“Ah, but a man’s reach should exceed his grasp, or what’s a heaven for?”
-Robert Browning, from “Andrea del Sarto”
That is one of the most famous lines in all of literature, but what does it mean? To me, it means that you should always strive for more than you can accomplish at a given moment. You have to go too far before you know you’ve gone far enough. It is easier to edit too many words than it is to add more.
I believe in that line from Browning’s poem. I believe that men and women both should have a reach that exceeds their grasp. I also believe that organizations and institutions have the same obligation.
In graduate school, a phrase I heard assiduously was “change agent“, a six-sigma buzz-word that has permeated many professional cultures in recent years. In almost every class I took, my professors charged me and my classmates with the task of being change agents in our future or present libraries. In one class, Information Ethics, I was encouraged to have ethical courage*–the courage to speak out when I felt something was ethically wrong, whether in a personal or professional context. In almost every class I took, our heads were filled with images of ideal libraries– paragons of intellectual freedom, teamwork, innovation and exploration.
In reality, libraries are just like any other workplace. The confluence of myriad generations, backgrounds, cultural and social norms, work experiences, professional philosophies, and educations in an organization can either lead to tremendous conflict or amazing growth. I believe that this conflict or growth is a choice that the leaders of any given institution must make.
I believe that change agents can either be seen by their organizations as troublemakers and rebels dissatisfied with the status quo, who voice their opinions simply for the sake of being combative, or they can be seen as catalysts (in the figurative sense of the term) eager to spark change for the betterment of the organization and all the people that comprise it (in the case of libraries, both employees and patrons).
You might say that ethical courage seems like an overblown phrase+ to use when it comes to libraries. I suppose you could see it that way. I believe that depends on how important you believe your work to be. I think everyone in every workplace, from cashiers at Wal-mart to librarians to teachers to senators, needs to value themselves and their work enough that they won’t flinch at using words such as ethics and courage. Would the housing crisis and recession have happened if people had the ethical courage to speak out against questionable practices? Would Fritzl have managed to rape his daughter in a dungeon for over twenty years if one of his neighbors had had the courage to tell someone that they felt in their gut that something was not quite right at the house next door?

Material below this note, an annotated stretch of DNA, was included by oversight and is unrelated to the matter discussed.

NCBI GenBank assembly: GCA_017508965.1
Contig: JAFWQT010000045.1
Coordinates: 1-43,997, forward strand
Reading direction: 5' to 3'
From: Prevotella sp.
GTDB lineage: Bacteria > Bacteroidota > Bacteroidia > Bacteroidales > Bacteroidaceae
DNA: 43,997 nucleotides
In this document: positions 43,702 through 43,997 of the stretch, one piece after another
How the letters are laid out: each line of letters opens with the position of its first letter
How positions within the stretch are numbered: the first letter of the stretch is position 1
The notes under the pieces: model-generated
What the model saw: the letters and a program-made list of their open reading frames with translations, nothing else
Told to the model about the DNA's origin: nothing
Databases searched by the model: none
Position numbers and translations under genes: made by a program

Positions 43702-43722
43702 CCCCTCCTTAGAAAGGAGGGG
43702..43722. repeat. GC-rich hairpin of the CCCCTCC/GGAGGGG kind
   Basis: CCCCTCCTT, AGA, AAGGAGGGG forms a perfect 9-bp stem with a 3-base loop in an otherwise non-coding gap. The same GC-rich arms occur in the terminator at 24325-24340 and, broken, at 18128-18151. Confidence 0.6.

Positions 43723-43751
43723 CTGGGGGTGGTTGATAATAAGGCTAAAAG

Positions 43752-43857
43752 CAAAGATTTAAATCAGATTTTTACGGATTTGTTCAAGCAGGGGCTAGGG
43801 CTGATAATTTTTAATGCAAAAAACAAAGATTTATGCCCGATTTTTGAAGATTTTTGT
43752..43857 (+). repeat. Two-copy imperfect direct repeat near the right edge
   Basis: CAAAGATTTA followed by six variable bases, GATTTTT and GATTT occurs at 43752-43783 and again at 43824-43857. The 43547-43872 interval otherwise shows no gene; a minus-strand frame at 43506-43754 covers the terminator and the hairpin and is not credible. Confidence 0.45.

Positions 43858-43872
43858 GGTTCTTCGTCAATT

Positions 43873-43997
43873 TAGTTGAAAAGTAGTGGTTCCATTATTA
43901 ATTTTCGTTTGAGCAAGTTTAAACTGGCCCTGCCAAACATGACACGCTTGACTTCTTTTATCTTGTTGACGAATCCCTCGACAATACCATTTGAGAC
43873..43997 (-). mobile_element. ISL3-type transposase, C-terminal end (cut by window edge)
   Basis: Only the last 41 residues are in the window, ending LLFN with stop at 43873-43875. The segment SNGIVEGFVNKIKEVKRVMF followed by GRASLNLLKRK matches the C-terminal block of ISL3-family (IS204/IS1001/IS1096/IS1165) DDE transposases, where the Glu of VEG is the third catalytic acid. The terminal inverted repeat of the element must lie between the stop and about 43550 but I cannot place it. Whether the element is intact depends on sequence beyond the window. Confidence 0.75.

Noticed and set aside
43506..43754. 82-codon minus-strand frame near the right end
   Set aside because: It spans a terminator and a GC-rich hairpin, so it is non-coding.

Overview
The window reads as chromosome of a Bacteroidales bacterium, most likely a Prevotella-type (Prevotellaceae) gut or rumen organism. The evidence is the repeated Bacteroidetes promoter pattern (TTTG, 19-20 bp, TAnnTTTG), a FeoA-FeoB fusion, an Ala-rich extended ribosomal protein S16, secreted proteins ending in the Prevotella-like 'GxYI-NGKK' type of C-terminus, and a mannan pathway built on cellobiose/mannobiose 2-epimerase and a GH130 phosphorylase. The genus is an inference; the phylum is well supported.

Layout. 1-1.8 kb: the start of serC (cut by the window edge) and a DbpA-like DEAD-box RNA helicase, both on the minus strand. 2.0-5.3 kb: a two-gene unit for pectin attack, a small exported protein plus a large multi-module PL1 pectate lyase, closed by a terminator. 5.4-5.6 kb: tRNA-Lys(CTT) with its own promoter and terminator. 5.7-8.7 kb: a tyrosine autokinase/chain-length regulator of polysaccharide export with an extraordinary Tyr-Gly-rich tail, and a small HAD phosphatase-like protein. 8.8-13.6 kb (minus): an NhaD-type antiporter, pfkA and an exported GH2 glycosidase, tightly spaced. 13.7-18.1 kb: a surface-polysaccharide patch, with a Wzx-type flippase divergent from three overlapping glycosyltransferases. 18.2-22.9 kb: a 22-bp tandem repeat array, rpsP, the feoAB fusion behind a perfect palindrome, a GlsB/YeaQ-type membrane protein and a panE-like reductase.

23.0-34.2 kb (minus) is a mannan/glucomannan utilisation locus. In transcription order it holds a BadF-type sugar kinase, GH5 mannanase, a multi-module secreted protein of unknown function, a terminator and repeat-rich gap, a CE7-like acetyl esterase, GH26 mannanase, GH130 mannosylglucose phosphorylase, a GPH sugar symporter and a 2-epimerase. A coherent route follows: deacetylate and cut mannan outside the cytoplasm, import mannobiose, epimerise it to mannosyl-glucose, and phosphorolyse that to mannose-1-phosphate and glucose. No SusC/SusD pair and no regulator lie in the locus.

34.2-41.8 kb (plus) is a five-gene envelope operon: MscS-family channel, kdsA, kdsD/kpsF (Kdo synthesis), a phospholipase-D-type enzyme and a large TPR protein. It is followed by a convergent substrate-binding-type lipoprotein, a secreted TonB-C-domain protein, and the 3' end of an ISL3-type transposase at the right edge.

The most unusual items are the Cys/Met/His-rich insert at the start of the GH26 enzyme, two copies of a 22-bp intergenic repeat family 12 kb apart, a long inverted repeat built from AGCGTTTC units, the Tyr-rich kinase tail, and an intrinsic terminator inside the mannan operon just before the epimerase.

I believe that my work is important. I believe that my coworkers are important. I believe that my patrons are important. I believe that all of them deserve the best that can be achieved–better materials, better facilities, better service. Achievement cannot happen without change, and change cannot happen without a catalyst, and catalysts will not exist if their hunger for change that they are instilled with during their graduate work isn’t fed.
Yet the enthusiasm of change agents often needs to be tempered, just as the ethical courage of less vocal employees needs to be encouraged to flourish. This is where skilled managers come into play. I have been told more than once in my brief career as a librarian that I could be a manager, at this very moment, and I respectfully disagree. I do not have the skill or talent to negotiate the extreme differences that exist in the standard workplace.
If I were a manager, I would probably charge about like a bull in a china shop, rearranging the mental and physical furniture of the workplace until it was unrecognizable. I am a change agent that needs to be skillfully reigned in. I can either be seen as a positive force that can encourage growth, or I can be seen as a threat. My actions can be interpreted as either positive or negative, and that interpretation needs to be informed by my intentions (which are good, but very often misunderstood).
+ I’ve also been told that using the term “censorship” when a librarian refuses to order books because of their content, even when those books have been requested by patrons. I believed it to be accurate. But that is another post for another time.